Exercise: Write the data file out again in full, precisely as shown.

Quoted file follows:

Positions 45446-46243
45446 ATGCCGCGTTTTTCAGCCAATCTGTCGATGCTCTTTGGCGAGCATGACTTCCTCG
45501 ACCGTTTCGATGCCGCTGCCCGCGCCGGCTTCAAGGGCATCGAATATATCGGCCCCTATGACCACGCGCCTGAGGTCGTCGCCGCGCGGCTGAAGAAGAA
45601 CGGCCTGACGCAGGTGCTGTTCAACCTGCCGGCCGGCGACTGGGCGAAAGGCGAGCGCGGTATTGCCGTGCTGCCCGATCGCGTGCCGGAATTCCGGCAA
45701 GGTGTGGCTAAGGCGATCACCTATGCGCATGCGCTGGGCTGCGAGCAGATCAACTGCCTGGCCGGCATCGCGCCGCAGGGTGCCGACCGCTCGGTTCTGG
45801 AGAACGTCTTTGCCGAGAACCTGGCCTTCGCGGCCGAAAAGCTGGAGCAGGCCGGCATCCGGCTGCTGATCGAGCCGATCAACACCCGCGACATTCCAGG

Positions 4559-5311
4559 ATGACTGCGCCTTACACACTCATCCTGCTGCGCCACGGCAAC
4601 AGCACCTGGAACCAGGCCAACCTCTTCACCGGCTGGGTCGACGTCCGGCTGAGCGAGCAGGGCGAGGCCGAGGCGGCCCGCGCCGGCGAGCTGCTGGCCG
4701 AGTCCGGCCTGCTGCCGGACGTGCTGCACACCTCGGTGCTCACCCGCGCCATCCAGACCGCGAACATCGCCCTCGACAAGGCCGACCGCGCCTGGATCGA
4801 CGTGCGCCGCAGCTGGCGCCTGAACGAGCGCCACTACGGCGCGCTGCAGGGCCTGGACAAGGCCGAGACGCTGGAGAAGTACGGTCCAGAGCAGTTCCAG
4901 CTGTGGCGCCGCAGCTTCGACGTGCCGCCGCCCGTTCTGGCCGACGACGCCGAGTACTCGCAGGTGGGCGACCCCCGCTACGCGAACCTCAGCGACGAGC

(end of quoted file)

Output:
Positions 45446-46243
45446 ATGCCGCGTTTTTCAGCCAATCTGTCGATGCTCTTTGGCGAGCATGACTTCCTCG
45501 ACCGTTTCGATGCCGCTGCCCGCGCCGGCTTCAAGGGCATCGAATATATCGGCCCCTATGACCACGCGCCTGAGGTCGTCGCCGCGCGGCTGAAGAAGAA
45601 CGGCCTGACGCAGGTGCTGTTCAACCTGCCGGCCGGCGACTGGGCGAAAGGCGAGCGCGGTATTGCCGTGCTGCCCGATCGCGTGCCGGAATTCCGGCAA
45701 GGTGTGGCTAAGGCGATCACCTATGCGCATGCGCTGGGCTGCGAGCAGATCAACTGCCTGGCCGGCATCGCGCCGCAGGGTGCCGACCGCTCGGTTCTGG
45801 AGAACGTCTTTGCCGAGAACCTGGCCTTCGCGGCCGAAAAGCTGGAGCAGGCCGGCATCCGGCTGCTGATCGAGCCGATCAACACCCGCGACATTCCAGG

Positions 4559-5311
4559 ATGACTGCGCCTTACACACTCATCCTGCTGCGCCACGGCAAC
4601 AGCACCTGGAACCAGGCCAACCTCTTCACCGGCTGGGTCGACGTCCGGCTGAGCGAGCAGGGCGAGGCCGAGGCGGCCCGCGCCGGCGAGCTGCTGGCCG
4701 AGTCCGGCCTGCTGCCGGACGTGCTGCACACCTCGGTGCTCACCCGCGCCATCCAGACCGCGAACATCGCCCTCGACAAGGCCGACCGCGCCTGGATCGA
4801 CGTGCGCCGCAGCTGGCGCCTGAACGAGCGCCACTACGGCGCGCTGCAGGGCCTGGACAAGGCCGAGACGCTGGAGAAGTACGGTCCAGAGCAGTTCCAG
4901 CTGTGGCGCCGCAGCTTCGACGTGCCGCCGCCCGTTCTGGCCGACGACGCCGAGTACTCGCAGGTGGGCGACCCCCGCTACGCGAACCTCAGCGACGAGC